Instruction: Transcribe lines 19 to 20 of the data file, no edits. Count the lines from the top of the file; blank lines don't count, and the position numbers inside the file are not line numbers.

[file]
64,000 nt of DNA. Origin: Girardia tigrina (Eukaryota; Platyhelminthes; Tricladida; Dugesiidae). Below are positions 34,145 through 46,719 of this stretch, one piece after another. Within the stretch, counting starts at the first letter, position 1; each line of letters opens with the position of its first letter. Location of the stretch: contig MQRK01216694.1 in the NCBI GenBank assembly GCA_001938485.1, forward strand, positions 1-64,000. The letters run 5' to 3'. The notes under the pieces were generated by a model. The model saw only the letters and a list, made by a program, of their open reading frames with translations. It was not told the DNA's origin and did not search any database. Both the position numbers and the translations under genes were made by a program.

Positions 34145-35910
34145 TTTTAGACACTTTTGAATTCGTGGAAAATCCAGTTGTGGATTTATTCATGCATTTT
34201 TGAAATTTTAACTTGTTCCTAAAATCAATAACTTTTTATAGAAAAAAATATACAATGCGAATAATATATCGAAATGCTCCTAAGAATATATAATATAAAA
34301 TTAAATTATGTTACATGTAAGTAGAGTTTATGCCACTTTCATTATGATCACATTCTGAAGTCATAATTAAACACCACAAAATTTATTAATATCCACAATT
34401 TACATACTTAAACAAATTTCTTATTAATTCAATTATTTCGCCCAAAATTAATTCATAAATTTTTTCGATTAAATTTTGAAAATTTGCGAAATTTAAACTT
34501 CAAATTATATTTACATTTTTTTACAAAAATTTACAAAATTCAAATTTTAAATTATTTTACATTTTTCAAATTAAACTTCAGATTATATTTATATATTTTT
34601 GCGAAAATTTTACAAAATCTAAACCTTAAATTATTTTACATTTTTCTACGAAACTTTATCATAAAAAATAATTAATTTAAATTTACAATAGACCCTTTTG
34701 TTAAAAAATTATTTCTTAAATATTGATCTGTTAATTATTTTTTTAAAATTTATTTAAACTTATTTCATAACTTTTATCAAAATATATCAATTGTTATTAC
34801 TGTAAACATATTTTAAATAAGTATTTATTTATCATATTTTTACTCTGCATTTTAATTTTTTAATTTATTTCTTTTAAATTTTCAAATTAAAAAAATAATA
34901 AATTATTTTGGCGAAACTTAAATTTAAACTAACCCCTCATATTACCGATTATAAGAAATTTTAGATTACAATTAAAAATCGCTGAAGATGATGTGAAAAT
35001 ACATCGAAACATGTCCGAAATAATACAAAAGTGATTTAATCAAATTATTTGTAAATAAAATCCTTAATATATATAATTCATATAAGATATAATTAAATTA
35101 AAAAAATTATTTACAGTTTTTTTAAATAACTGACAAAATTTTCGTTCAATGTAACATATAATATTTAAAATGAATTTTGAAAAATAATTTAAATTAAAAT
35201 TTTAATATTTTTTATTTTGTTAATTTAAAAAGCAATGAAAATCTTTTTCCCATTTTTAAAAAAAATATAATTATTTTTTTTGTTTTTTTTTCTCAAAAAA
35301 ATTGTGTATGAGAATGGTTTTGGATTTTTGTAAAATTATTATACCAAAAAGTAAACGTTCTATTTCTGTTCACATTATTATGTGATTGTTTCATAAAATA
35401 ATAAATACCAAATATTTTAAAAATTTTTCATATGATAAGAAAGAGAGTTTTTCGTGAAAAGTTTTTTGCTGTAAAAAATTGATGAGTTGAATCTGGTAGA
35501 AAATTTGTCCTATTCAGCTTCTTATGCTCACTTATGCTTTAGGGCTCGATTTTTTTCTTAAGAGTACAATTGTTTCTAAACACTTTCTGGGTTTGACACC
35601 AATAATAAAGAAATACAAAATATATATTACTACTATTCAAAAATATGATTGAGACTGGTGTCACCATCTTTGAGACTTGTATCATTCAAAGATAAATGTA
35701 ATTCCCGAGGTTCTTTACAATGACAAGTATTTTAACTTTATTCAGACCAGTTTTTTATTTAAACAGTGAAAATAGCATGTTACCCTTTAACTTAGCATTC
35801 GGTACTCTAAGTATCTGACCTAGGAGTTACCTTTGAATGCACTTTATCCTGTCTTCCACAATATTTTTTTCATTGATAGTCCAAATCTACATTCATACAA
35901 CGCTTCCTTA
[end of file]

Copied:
35701 ATTCCCGAGGTTCTTTACAATGACAAGTATTTTAACTTTATTCAGACCAGTTTTTTATTTAAACAGTGAAAATAGCATGTTACCCTTTAACTTAGCATTC
35801 GGTACTCTAAGTATCTGACCTAGGAGTTACCTTTGAATGCACTTTATCCTGTCTTCCACAATATTTTTTTCATTGATAGTCCAAATCTACATTCATACAA